Here we go again. The one-week snap lockdown by Victorian Premier Daniel Andrews, true to form, has turned into four weeks and it is anyone’s guess how long the latest extension will last, quite possibly at least until November. Who knows, possibly forever?
For more than 18 months the states have used lockdowns to suppress the spread of the COVID-19 virus. At first, the short, sharp lockdowns seemed to contain the virus in its first and second waves. But now, as the Delta variant rides the third wave, it must be obvious that this approach has failed. Tougher masking restrictions, travel limits, closed playgrounds, curfews, threats, fines, arrests of dissenters (see the video below) — the virus remains unchanged while traditional liberties and free speech go down for the count.
Given COVID-19 is not going away anytime soon, we are going to have to learn to live with the virus. But like the obsequious advisers who attempted to flatter King Canute by feigning the belief that he had the power to turn back the tide, some State premiers think they can stop new cases of the corona-virus with lockdowns and masks. They’re not entirely stupid, these premiers, so they must realise by now that this is impossible to eliminate the virus, meaning their collective refusal to consider other approaches must be due to an unwillingness to appreciate the obvious. From talk of eliminating the virus, the premiers and their CMOs now speak guardedly of ‘learning to live with the virus’, yet they continue to pursue the same failed methods while promising that all will be well when 70 per cent or 80 per cent — they seem unable to settle on a firm number — are vaccinated.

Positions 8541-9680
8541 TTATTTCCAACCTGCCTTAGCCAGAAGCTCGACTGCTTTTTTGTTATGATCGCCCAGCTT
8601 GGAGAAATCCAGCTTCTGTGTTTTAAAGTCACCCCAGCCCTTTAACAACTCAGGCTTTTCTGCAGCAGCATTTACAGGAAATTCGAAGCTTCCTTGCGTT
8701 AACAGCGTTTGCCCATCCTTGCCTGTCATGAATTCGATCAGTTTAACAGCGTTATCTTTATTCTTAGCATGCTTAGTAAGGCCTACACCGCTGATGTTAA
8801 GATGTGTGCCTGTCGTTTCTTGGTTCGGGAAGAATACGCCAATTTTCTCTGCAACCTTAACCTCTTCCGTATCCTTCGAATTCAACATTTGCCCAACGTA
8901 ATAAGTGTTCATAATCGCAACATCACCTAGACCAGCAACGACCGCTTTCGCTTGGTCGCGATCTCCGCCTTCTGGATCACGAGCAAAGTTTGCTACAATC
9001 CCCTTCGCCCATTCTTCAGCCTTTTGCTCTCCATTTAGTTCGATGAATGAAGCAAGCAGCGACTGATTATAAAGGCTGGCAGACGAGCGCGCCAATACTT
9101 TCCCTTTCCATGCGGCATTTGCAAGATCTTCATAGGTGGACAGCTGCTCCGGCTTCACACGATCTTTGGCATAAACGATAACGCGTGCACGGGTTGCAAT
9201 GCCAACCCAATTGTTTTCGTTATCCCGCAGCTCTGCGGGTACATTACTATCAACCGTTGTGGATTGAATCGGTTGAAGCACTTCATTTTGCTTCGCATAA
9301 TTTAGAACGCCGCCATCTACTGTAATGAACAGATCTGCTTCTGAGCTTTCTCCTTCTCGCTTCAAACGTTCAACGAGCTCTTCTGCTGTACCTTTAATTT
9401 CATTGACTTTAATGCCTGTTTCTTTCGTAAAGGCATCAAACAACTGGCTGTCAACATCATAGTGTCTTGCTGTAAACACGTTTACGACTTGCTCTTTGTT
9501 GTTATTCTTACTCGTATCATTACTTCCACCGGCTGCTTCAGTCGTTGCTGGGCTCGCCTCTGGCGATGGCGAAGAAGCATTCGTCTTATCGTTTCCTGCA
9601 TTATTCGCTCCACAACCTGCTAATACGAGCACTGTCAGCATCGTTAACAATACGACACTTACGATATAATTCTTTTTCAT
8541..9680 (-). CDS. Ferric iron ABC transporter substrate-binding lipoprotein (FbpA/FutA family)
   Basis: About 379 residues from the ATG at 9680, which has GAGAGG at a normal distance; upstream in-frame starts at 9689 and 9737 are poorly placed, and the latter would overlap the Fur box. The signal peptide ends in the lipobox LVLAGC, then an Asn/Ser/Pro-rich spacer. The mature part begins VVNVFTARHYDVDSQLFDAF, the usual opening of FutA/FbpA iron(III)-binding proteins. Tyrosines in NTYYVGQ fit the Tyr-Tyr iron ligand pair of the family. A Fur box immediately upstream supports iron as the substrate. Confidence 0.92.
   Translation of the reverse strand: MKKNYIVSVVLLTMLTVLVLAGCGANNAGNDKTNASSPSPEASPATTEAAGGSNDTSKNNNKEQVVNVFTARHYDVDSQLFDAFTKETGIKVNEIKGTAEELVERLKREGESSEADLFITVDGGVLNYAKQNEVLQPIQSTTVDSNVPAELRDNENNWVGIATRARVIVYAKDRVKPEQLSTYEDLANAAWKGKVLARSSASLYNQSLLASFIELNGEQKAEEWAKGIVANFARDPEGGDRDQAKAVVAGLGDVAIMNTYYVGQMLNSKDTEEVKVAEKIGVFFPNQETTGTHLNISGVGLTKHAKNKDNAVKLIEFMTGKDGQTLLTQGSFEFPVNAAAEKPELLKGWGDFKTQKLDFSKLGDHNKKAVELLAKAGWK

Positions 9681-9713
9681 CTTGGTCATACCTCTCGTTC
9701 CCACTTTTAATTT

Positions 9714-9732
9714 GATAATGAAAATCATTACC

Have they not heard of what is happening in Israel, the fabled 80 per cent was reached and the hospitals are once again replete with COVID patients. Surely our leaders know this, know that the vaccines are no absolute remedy? If they don’t, they should. If they do know, they are lying about vaccinations being the door that repopens on our suspended freedoms.
Common sense, rationality and, most missed of all, honesty have all but disappeared. One can only wish the premiers would try something different, other than the endless cycle of lockdowns, border closures, opening up/ locking down again. One popular definition of insanity is trying the same thing over and over while expecting a different result. Victoria has so far tried this through six – repeat six! – lockdowns, making Daniel Andrews’ kingdom the most locked-down jurisdiction in the entire world. Anyone who believes there won’t be a seventh lockdown (and an eighth, ninth, tenth…) is invited to place a bid for the Westgate Bridge.